President Ronald Reagan famously dubbed the Soviet Union “the Evil Empire,” and it was apt. The empire is gone now, but we should have kept the word “evil” in reserve for today’s Kremlin. For what other term suffices to describe a government that deliberately and relentlessly bombs innocent civilians, their hospitals, and reportedly a UN aid convoy in a premeditated effort to “cleanse” rebel-held Syrian territory of its inhabitants? What other term encompasses the aiding and abetting of a government that repeatedly uses chemical weapons and drops barrel bombs full of chlorine on women and children? This weekend Russia conspired to delay a UN Security Council resolution aimed at stopping the suffering and loss of innocent lives in Syria. Now it claims, cynically, it wants to enforce a humanitarian “pause” in the fighting in the besieged Damascus suburb of Eastern Ghouta, when it should just stop the fighting altogether.
The Russian government has so far gotten away with its bloody air operations in coordination with the despicable Assad regime and Iran. Those operations have killed hundreds of thousands of Syrians across the country, including thousands in Aleppo alone last year, when the historic city and its people were reduced to pulverized rubble and bone. The assault on Aleppo was designed to chase the Syrian opposition forces to other areas, like the province of Idlib, which the Russians and Syrians also ruthlessly bombarded. They are now trying to finish the job in Eastern Ghouta, the last major rebel-held area near Damascus, and a place infamously hit in 2013 by chemical weapons. Last week over 500 civilians were killed there and another estimated 2,500 wounded.
And Russia has gotten away with this partly because of the artificial line two American administrations have drawn between the civil war in Syria and the anti-isis campaign. But as the battle lines on the ground converge, it is no longer possible to ignore the fact that the fight against isis is also the fight for the future of Syria and the Middle East. Moreover, the war appears to be expanding.
As they seek to consolidate territory for the regime, Syrian, Russian, Iranian, and Hezbollah forces are coming ever closer to U.S. troops assisting Syrian Democratic Forces fighters combatting isis in eastern Syria. On February 7th, Russian mercenaries attacked U.S. special-operations forces near the city of Deir Ezzor. U.S. forces struck back, and body bags numbering in the double digits appear to have been transported back to Russia. This was a test of U.S. resolve by a Kremlin eager to declare victory in Syria on its terms.
The United States is on the ground in Syria with about 2,000 forces. It is part of the now-defunct UN Geneva process that had aimed to bring peace to the country. And as the death toll mounts and U.S. allies—like Israel—get sucked further into the fighting, America’s responsibility in Syria is only growing. The United States cannot sit and watch a slow-motion Rwanda unfold. We can no longer ignore the fact that our insufficient political-military action only serves to drag on a conflict that we may well be able to end.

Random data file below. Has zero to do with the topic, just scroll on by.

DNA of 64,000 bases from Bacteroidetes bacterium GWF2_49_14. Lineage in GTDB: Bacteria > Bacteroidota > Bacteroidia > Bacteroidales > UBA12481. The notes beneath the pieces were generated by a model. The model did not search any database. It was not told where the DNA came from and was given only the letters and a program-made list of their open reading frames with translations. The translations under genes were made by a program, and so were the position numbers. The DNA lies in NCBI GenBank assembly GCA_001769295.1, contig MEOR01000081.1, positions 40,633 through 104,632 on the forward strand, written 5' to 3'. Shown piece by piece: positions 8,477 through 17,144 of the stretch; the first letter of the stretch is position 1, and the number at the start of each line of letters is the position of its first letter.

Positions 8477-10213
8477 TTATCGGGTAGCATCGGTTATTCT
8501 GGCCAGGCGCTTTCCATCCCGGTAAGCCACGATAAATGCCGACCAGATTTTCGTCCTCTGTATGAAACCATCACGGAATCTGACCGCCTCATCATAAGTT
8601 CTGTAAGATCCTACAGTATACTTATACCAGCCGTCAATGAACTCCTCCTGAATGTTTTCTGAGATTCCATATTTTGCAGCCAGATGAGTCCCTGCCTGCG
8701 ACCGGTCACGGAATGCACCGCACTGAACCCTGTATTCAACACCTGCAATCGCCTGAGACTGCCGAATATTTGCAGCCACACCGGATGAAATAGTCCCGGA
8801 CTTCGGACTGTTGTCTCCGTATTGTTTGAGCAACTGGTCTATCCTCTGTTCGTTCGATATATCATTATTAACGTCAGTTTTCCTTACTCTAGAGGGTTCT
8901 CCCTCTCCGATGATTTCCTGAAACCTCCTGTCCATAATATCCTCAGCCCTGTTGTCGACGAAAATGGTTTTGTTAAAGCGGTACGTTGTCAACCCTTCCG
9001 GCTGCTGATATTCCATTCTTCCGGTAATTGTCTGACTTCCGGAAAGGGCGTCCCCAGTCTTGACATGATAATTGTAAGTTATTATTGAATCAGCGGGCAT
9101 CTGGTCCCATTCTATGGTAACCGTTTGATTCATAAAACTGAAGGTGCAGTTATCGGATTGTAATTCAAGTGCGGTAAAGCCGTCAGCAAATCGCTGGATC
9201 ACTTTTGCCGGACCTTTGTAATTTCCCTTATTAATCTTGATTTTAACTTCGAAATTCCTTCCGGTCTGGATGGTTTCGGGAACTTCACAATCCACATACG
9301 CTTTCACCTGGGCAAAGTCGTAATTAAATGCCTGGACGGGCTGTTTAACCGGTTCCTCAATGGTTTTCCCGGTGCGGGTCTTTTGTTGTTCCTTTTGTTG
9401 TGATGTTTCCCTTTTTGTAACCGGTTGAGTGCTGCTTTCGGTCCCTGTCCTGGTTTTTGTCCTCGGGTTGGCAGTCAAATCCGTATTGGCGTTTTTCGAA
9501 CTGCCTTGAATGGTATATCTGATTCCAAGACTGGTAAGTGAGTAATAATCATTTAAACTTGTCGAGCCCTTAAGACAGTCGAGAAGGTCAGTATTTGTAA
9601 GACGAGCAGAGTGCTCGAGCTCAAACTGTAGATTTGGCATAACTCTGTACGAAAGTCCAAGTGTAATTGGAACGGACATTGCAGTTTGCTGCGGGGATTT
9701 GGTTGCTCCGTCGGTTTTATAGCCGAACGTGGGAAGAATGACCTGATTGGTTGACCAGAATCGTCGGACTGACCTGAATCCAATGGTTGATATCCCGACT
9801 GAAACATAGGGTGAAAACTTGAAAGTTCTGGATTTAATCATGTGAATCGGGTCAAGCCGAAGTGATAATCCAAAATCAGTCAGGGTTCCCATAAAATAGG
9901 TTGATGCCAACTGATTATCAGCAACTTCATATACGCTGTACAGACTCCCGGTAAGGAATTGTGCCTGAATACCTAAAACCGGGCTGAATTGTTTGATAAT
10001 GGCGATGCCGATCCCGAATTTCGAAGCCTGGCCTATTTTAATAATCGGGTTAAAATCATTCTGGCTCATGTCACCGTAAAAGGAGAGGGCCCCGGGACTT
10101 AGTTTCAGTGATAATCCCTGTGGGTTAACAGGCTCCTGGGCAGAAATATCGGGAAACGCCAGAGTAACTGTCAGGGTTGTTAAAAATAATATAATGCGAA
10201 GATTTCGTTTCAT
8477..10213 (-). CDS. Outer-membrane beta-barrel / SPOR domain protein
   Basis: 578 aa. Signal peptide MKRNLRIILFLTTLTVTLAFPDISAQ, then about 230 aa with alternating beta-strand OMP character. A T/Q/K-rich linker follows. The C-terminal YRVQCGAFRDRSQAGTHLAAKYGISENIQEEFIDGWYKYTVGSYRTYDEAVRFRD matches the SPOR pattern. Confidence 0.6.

We’ve been here before. From 1993-1995, the United States and its allies faced a humanitarian catastrophe in Bosnia as a result of deliberate ethnic cleansing operations directed by the government of Serbia (later adopted to a far lesser extent by all parties). For about three years, we worked to beef up the failing UN humanitarian operations and hammered away at multilateral diplomacy as body counts and refugee flows mounted.
Ultimately, only the credible threat of force stopped the suffering and the war. In 1995, the U.S. and its allies finally began bombing Serb forces attacking defenseless Muslim civilians. Serbian President Slobodan Milosevic and his Bosnian Serb allies would pay a price for attempting to seize more land by killing or forcing inhabitants to leave. Meanwhile, Croat-Bosnian forces armed and trained by the United States were repelling Serb forces from territory they had seized earlier. For Milosevic, it was time to make a deal. The result was the 1995 Dayton Accords, which have held the peace in Bosnia since then.
Military force and deterrence may also be the key to ending the Syrian war.
Russia repeatedly calls various warring parties—but not all of them—to the table and attempts to get the international community to concede that Assad will stay. Meanwhile, it continues its war of attrition in the face of insufficient resolve on the part of the United States and its allies. Without combined economic, military, and diplomatic pressure, Russia, Syria, and Iran won’t compromise. Aggressors—whether in Belgrade or in Moscow, Damascus, or Tehran—have no incentive to make concessions unless they face pressure.
In 1995 that meant the United States had to bomb the Serb forces attacking innocent Muslim civilians. Today, it means guaranteeing immediate implementation of the new UN ceasefire in Ghouta by threatening—and if necessary using—force against those attacking the suburb. Humanitarian aid must be permitted into the area within hours, not days. It means ramping up sanctions, and increasing military and diplomatic pressure until the war can be brought to a negotiated end. And in the meantime, it means speaking the truth about Russian, Syrian, and Iranian atrocities, collecting information for the day when there is a war crimes accounting.
The war in Syria will only end when the aggressors know America is serious—about diplomacy, about sanctioning the aggressors, and about using military force not just to fight isis, but to protect Syrians. Continued failure to take these steps will only make America an accessory to evil.